I operated as a "swimmer," my unofficial slang for somebody working in Pool, where new hires went instead of a regular shift. I found it both lucrative and flexible. I could nearly set my own hours because several games sections were always looking for at least one or two workers on any given day. I usually got Britannia, but I could pull a few shifts in a stretch in Old Chicago, an occasional one by the Ninja rollercoaster, or in Spanish Backstreet babysitting arcades if I wanted a breather. And people always needed somebody to fill in for them. I could work for three or four different people over the course of one week.
On concert nights, guests would jam the games in lines multiple bodies deep and just keep on coming. At times I would have to remind myself of the appearance checklist outside wardrobe, which mandated clean grooming, no gum and at the bottom, in capital letters: "BIG SMILE!" I had trouble doing it when pushed to the max.
As I wrote in my journal on July 31, 1990:
Saturday was a pain in the rear. We had Belinda Carlisle out at SF and, as usual, it was a mandatory work day -- and also, as usual, it was crowded. The day didn't start off so bad (I was working 2-10) when I started at Ring-A-Thing, but when I came back from break and went to King's Knights -- whoa. People just kept buying balls -- and buying -- and winning -- and buying. I think I told Bones [one of the forepeople], "Get me out of here!" They did, but I went to Highland Hoops.Highland Hoops was that game where people won more often than a lot of us thought they should. The premise was easy: throw a hula hoop around a stuffed bear on a raised platform that's only slightly smaller than the hoop. If the hoop lands flat on the table under the platform, you're a winner. The physics of the game were supposed to make it hard for the hoop to land flat, but I suspected the bears actually helped straighten out the hoop, cutting the house edge.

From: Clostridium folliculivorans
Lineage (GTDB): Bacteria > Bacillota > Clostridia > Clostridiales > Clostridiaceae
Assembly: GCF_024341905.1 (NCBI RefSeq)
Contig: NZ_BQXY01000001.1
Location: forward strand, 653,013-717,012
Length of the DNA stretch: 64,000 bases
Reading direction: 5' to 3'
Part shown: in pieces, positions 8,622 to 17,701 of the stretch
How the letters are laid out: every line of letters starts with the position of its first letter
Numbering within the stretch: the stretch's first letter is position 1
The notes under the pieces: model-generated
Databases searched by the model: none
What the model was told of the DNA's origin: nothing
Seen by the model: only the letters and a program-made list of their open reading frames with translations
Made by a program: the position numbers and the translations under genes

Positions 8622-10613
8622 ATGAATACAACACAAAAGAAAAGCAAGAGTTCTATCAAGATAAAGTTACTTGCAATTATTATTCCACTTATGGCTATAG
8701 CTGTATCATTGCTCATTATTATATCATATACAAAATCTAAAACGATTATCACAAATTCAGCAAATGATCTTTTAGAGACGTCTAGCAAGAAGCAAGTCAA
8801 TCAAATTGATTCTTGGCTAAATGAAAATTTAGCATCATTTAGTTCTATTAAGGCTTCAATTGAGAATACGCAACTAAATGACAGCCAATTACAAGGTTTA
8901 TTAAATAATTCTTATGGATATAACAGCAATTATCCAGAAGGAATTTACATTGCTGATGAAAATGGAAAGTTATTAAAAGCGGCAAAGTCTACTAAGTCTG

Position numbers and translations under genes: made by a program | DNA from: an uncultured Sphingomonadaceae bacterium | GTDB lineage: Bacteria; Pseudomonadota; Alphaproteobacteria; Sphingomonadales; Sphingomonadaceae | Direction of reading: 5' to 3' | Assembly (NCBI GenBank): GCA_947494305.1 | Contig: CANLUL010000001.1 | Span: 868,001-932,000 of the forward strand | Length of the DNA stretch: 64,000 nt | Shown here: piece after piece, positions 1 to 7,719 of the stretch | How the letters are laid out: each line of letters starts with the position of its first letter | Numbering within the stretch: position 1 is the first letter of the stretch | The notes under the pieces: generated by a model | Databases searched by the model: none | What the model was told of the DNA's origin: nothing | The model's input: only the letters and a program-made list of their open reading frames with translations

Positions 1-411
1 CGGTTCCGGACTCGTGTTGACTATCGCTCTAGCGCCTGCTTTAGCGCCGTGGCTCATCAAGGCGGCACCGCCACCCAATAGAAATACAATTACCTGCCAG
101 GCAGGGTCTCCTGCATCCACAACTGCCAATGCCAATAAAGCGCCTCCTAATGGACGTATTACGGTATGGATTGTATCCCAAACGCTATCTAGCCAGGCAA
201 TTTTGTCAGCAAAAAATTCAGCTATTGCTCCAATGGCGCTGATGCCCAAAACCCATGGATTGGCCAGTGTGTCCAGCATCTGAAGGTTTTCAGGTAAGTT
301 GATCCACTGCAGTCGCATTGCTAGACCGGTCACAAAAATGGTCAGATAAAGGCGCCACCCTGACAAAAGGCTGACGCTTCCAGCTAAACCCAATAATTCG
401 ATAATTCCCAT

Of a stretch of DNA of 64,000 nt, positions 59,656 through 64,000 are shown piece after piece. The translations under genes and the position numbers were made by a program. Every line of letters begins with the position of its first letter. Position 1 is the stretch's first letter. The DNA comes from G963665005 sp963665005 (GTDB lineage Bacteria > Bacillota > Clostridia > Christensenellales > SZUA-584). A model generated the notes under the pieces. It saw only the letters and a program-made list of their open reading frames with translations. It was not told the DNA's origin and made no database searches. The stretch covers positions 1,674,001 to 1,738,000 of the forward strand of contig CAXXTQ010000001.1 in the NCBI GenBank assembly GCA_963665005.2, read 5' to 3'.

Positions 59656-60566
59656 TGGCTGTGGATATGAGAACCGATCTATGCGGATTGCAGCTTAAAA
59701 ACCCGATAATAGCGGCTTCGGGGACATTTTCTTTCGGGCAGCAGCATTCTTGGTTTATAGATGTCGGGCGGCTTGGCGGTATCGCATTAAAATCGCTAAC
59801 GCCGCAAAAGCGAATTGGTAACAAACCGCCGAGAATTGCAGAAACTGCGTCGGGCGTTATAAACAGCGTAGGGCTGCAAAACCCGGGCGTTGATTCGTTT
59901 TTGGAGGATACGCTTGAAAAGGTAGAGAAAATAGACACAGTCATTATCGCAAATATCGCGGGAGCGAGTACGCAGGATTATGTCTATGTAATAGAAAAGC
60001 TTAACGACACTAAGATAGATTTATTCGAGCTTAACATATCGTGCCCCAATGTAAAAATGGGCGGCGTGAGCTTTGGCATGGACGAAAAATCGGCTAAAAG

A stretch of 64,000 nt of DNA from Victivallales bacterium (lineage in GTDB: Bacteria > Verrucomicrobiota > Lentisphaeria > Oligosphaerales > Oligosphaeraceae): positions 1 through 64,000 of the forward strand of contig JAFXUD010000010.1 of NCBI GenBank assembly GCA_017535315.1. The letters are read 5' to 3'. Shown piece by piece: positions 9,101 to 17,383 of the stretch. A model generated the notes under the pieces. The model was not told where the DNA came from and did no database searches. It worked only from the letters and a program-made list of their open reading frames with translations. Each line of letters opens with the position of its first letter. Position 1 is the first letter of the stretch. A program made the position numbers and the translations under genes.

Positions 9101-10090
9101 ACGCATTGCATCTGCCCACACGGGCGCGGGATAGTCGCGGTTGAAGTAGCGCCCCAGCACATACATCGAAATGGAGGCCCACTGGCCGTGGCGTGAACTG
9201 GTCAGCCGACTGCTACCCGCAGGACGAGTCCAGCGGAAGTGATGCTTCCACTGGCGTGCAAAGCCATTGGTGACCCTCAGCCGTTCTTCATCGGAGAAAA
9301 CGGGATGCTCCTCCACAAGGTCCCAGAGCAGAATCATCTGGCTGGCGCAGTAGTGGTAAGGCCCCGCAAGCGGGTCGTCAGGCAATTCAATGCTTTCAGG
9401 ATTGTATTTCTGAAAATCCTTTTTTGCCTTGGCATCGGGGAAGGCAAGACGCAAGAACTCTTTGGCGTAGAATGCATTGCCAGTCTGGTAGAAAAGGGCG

All three sides were open at once and people just kept on buying hoops and winning bears and buying more hoops -- ack! I was getting worn to a frazzle, and when that happens, I get plenty ticked off. I don't do a lot of things I should do, like telling people, "Thanks for playing," or "Sorry you didn't win," or the things you're supposed to say when running a game. I was talking, yes, but under my breath so at least I could say some of the things I wanted to say and release them from my lips.Welcome back to the grit of my scoundrel youth. But I found guests would walk up to a game with giant stuffed animals ("plush" in Six-Flags-ese) hanging from any mountable position, and still they would ask, "What do I win?"
When the smoke cleared and the damage lay among us -- 10:00 pm -- people just didn't want to leave. [This was known as a "soft close".] And we had to still keep taking money and giving away bears. Strange. The park can close and some of the rides can close, but we can't. I kept telling people who came up to play we were closed (which I wasn't really supposed to do, but I was so tired) and wished everyone would just clear out so I could leave. I must've looked like a genuine jackass, but at that time I didn't really care. Service Superstar I'm not, but so is about 85% of SF's employees. They're mostly black tags like me or foremen (oops -- I mean forePEOPLE), and I feel fine with that.The next day, after giving away about 260 bears at Highland Hoops, they modified the game to make it harder to win. They ditched the giant bears and replaced them with small tigers that wouldn't improve the flight path of the hoop. Problem solved -- until the next concert night.
Other workers told me about the worst-ever concert experience: New Kids on The Block. The park sold out and stopped admitting guests. Lines everywhere. Games constantly busy. Rides constantly busy. Hours to thin the crowds out after closing. And who knows how many bears given away.